The nonprofit Eugene Bell Foundation on Thursday called for the South Korean government to open inter-Korean overland routes for medical shipments to mitigate supply difficulties caused by international sanctions.
It has become “very hard” to send multidrug-resistant tuberculosis (MDR-TB) medication and equipment from third countries to North Korea due to UN Security Council (UNSC) resolutions, program director Jinnie Hong told assembled media at a news conference in Seoul.
“It’s the most difficult to ship the medicines in South Korea in the past… But transport companies and enterprises who sell medicines and medical diagnostic equipment are being cautious,” she said. “We are facing the situation that it’s safer and more guaranteed when sending medicines from South Korea rather than from abroad.”
Expressing concerns over the possibility that sanctions concerns may prohibit NGOs from sending construction materials for hospital wards, Hong called China the “new risk.”
Stephen Linton, Chairman of Eugene Bell Foundation, urged Seoul’s Moon Jae-in administration to allow the NGO to supply medication through inter-Korean land routes.
“I hope they can set the diplomatic goal of opening up overland routes for humanitarian aid as having a discussion with North Korea,” he said.
Citing the World Health Organization’s (WHO) recent difficulties in bringing supplies to the DPRK, Linton also asked the government to permit the NGO to “establish a base” in North Korea to avoid obstacles in importing medicines and minimise clearance fees.
The Eugene Bell chairman also said Pyongyang had asked the NGO to expand its treatment during a regular visit in November.
“It’s an opportunity for the South Korean society as North Korea requested the large-scale support – that NGO can’t provide – to the organ which is closely related to South Korea while being imposed by sanctions,” Linton said.
Choe Dong Chol, head of the national tuberculosis control plan at the DPRK Ministry of Public Health, reportedly sent an official letter to the Eugene Bell Foundation in November to make the request.
“Humanitarian cooperation has become more difficult and the purchase of materials related to tuberculosis treatment has become complicated recently,” a summary of the letter provided in a written statement reads.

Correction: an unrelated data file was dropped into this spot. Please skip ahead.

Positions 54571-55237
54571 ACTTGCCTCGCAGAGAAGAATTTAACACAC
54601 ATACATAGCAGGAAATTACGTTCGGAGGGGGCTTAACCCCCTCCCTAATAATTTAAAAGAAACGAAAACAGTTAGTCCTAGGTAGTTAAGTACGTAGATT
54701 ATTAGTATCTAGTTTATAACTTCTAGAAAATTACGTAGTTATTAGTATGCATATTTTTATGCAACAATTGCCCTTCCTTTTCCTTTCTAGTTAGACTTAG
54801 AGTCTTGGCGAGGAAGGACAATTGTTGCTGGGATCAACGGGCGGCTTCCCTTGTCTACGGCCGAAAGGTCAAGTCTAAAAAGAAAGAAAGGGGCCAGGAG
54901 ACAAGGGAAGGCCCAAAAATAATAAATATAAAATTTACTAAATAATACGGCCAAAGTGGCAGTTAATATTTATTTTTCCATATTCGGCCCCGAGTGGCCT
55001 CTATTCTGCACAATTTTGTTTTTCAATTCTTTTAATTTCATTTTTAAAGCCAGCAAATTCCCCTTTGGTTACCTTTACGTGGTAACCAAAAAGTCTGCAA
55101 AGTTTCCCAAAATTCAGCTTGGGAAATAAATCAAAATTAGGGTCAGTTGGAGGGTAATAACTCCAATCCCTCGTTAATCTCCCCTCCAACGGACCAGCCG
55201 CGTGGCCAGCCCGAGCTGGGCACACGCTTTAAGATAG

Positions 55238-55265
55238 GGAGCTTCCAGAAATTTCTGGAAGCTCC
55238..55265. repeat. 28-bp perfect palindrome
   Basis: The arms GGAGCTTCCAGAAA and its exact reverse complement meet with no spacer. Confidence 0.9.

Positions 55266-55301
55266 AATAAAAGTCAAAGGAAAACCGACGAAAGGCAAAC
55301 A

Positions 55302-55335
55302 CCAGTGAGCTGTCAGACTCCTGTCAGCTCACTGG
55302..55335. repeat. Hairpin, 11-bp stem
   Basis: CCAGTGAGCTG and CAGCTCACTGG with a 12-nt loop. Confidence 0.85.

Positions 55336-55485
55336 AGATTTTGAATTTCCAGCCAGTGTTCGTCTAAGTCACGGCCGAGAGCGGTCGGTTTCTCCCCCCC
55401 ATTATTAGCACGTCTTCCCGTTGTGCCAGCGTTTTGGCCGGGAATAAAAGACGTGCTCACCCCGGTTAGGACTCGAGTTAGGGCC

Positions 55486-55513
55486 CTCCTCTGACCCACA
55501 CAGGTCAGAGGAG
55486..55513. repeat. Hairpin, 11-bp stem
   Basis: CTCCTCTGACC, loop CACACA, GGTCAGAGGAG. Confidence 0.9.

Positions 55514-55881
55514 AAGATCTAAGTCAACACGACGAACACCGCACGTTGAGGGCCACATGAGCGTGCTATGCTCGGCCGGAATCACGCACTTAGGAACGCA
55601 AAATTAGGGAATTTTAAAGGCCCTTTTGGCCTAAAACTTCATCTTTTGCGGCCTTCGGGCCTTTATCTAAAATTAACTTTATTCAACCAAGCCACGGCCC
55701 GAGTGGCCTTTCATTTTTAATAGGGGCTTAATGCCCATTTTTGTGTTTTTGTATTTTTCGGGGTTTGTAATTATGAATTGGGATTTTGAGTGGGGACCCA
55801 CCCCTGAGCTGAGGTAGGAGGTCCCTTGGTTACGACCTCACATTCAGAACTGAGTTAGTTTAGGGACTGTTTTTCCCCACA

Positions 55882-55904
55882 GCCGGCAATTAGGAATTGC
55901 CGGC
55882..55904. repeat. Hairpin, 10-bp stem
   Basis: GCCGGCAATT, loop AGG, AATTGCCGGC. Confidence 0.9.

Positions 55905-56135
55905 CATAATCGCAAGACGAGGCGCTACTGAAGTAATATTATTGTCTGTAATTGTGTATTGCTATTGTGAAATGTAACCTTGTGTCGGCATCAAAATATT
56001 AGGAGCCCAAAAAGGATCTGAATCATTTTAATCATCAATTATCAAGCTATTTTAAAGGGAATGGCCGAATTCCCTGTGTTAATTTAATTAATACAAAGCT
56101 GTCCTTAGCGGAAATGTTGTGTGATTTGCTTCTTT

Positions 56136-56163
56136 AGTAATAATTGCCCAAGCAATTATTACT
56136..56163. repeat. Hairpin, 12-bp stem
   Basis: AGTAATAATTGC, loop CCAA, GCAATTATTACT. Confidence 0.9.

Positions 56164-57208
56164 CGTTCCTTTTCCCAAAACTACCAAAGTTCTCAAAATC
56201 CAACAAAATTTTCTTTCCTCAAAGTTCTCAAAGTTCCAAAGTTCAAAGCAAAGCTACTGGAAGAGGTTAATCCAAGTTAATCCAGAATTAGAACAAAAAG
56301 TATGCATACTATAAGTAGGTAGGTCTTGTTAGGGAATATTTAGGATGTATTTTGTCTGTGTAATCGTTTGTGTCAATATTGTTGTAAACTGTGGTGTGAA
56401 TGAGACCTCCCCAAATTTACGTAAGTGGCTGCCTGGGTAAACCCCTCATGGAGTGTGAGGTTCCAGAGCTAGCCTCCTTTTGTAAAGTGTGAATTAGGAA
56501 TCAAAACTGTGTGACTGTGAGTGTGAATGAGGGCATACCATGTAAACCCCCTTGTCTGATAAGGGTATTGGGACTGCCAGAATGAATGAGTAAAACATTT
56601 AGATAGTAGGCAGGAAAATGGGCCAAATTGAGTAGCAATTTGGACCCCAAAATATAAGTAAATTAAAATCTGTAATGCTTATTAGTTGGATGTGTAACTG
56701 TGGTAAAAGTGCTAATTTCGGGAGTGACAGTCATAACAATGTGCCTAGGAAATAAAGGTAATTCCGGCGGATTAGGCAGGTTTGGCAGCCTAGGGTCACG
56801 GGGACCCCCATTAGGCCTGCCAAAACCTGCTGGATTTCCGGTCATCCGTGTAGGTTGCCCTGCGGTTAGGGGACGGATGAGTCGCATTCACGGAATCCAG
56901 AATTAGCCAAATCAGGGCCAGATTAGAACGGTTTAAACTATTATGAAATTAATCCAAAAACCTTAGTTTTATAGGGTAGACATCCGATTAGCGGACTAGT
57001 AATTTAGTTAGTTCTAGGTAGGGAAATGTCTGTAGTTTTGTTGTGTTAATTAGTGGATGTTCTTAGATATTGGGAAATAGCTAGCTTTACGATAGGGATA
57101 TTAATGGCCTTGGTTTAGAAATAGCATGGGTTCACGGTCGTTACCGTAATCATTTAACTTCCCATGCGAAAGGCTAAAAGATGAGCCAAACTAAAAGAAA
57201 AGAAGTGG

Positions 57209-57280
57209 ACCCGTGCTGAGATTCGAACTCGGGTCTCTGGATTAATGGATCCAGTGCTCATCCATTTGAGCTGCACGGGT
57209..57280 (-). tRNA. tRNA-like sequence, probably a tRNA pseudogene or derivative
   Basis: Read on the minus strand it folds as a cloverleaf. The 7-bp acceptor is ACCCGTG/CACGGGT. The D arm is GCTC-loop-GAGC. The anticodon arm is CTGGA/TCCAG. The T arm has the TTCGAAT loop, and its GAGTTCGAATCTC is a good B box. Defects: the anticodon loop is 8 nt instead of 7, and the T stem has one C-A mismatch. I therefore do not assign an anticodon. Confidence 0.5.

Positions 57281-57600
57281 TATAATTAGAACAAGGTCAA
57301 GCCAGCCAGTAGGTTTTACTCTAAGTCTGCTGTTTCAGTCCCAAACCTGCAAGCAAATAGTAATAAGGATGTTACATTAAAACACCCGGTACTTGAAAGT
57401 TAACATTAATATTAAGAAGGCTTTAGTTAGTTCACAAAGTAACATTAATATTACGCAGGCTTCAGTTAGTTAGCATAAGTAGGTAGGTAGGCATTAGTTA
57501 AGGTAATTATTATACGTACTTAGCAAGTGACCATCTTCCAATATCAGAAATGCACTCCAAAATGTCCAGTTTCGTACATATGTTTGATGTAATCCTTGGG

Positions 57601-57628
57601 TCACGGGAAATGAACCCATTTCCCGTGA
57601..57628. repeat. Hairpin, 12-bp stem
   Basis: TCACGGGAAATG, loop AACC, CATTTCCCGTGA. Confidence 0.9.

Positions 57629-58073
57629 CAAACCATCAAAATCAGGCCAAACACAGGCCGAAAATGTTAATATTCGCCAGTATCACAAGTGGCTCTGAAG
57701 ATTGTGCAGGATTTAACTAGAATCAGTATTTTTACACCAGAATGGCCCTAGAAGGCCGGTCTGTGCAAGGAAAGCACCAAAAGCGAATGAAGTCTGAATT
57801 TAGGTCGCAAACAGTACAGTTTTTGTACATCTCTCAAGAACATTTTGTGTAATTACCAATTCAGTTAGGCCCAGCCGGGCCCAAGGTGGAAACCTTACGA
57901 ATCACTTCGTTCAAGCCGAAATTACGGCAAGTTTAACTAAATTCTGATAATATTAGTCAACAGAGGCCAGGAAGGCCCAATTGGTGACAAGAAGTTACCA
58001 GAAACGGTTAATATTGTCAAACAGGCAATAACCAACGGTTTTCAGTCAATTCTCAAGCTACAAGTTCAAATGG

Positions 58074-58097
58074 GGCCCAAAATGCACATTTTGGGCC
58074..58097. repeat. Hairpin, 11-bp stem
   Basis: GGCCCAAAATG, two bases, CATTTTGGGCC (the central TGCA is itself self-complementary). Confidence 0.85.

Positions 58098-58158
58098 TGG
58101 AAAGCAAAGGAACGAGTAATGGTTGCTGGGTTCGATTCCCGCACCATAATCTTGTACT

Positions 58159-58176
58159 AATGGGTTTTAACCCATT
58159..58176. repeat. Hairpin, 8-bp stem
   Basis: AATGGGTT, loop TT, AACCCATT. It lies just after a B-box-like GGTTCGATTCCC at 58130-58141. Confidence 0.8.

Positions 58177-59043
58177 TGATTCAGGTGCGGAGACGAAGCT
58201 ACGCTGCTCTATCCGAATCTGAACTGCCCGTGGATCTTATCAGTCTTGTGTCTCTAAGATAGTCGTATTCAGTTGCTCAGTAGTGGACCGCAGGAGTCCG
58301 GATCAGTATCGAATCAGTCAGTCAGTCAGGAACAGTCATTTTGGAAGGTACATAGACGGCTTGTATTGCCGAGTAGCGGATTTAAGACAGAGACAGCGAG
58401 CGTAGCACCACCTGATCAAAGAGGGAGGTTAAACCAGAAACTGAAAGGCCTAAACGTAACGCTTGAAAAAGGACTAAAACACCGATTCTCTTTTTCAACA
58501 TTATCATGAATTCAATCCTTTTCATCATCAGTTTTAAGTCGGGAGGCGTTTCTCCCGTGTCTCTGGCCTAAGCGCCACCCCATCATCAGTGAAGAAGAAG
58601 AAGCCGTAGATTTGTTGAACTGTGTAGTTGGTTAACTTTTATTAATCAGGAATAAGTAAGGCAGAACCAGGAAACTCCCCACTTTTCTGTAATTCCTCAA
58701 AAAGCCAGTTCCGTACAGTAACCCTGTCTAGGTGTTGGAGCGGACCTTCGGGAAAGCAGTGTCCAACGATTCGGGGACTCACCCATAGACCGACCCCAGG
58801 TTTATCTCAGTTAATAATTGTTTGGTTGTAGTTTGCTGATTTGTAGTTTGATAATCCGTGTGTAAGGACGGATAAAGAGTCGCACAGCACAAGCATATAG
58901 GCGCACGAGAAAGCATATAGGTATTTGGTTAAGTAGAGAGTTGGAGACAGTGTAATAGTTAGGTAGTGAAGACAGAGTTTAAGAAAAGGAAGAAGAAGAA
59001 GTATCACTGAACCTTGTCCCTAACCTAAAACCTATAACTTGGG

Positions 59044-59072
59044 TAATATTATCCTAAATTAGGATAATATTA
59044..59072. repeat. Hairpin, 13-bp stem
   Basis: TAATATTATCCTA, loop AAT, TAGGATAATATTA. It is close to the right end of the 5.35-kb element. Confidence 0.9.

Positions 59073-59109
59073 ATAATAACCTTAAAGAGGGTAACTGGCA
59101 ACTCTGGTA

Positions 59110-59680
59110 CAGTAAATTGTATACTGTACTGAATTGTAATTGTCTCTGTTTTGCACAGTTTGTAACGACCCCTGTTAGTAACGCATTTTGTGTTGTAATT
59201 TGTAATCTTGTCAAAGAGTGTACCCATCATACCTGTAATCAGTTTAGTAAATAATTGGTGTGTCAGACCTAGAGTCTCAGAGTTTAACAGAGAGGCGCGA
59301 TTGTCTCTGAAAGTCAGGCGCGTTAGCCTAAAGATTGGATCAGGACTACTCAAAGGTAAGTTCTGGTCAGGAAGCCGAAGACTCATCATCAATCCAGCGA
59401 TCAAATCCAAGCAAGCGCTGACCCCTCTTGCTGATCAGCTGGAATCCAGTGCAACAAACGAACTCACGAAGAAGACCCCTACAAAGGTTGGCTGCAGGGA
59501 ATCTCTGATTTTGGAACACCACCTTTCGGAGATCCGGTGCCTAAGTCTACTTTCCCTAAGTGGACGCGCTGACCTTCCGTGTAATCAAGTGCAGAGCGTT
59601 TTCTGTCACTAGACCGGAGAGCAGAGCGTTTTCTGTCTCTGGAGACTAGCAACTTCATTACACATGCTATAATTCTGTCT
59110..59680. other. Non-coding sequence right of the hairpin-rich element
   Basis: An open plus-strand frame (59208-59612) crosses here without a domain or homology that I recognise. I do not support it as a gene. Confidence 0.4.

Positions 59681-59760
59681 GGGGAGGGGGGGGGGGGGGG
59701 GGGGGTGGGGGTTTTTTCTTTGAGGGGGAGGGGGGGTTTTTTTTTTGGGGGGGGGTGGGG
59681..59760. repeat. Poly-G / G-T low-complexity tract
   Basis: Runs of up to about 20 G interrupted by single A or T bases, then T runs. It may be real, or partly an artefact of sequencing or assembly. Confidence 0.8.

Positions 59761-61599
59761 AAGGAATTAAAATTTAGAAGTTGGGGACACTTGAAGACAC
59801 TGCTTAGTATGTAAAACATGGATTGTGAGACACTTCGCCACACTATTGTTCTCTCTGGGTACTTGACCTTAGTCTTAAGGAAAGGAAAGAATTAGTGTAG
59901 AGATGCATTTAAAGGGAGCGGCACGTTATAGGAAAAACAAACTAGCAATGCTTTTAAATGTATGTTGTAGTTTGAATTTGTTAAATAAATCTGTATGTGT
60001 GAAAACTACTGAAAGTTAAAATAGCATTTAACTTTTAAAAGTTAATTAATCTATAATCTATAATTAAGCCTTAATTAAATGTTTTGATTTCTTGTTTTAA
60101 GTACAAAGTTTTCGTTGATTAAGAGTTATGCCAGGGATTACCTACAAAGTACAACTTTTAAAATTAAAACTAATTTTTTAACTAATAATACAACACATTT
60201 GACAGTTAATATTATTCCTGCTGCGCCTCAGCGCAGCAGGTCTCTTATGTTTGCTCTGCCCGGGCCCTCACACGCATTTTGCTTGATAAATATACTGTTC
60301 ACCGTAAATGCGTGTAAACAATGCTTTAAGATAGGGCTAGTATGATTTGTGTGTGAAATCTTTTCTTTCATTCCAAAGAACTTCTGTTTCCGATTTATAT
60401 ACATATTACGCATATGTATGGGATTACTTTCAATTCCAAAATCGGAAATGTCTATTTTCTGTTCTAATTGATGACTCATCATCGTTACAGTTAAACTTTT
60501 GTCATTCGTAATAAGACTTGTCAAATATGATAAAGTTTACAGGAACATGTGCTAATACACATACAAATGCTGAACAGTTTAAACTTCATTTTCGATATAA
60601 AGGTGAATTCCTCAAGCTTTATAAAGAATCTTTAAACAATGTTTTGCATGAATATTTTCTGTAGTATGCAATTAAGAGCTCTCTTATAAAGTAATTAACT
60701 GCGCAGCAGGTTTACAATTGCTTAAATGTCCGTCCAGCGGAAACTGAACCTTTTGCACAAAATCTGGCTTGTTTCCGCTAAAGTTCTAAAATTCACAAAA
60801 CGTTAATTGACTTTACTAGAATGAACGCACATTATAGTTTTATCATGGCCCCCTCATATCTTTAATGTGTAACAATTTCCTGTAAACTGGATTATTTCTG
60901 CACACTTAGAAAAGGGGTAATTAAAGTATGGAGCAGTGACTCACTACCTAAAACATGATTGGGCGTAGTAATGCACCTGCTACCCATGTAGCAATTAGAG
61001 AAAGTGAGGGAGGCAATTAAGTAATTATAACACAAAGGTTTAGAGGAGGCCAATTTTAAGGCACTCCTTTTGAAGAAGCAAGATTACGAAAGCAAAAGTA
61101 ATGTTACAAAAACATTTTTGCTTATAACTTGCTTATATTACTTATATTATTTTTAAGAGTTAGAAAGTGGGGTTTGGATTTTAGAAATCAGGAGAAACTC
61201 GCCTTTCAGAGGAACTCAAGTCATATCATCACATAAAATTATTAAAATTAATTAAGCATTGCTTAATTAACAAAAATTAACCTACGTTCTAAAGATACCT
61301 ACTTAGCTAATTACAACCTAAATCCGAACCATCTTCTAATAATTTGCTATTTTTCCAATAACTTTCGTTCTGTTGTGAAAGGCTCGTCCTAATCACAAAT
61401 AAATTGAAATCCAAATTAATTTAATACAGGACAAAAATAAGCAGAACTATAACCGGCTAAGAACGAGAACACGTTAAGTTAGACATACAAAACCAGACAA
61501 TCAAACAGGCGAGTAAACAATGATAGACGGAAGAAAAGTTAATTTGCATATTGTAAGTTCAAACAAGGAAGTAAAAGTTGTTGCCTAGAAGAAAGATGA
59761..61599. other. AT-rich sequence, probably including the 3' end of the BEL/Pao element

Choe said that the “only way to prevent the transmission” of MDR-TB was to cure all patients, but that Pyongyang was “far from reaching this goal.”
The North Korean official also said the disease has been spreading despite “proactive efforts,” citing the “lack of drugs required for all patients” as a reason for the failure.
“The authorities were cynical when we first started treating multidrug-resistant tuberculosis 10 years ago upon the request of local medical teams,” Linton said. “It’s a really great opportunity given that the importance of the project is recognized by from the bottom to top-level officials.”
Hong told media that North Korean officials also said in the letter that they needed more supplies of medicine and that the sanctions imposed by the international community made support “very difficult.”
“This is a crisis for North Korea, but this could be a great opportunity either for the Eugene Bell or the South Korean society,” Hong said.
She said the Moon administration could provide the humanitarian aid to Pyongyang using connections developed by Eugene Bell after more than two decades in the country.
“We’d like to appeal to offer the humanitarian aid to North Korea via opening the door and channel if the South Korean has the willingness to do it.”
Despite the NGO not having made an official request to the Moon administration to provide it with humanitarian aid, NK News learned that there had been “under-the-table contact” between the two.
Director Hong told NK News that Pyongyang had requested that they treat 3000 North Korean patients with MDR-TB in the west of the country, despite being aware that budgetary constraints limited treatment to a maximum of 1000 patients.
“The reason why the Ministry of Public Health gave this letter is to appeal to the South Korean society through Eugene Bell,” Hong told NK News.
In its 2016 report, the WHO estimated there were 3054 patients suffering from MDR-TB in the country’s western regions of Pyongyang, Nampo, the provinces of North and South Pyongan, and North and South Hwanghae.
The Eugene Bell has worked in humanitarian aid in the DPRK since 1995, but this year marks its tenth anniversary of providing aid to North Koreans suffering from MDR-TB.
Edited by Oliver Hotham
Featured Image: Eugene Bell Foundation
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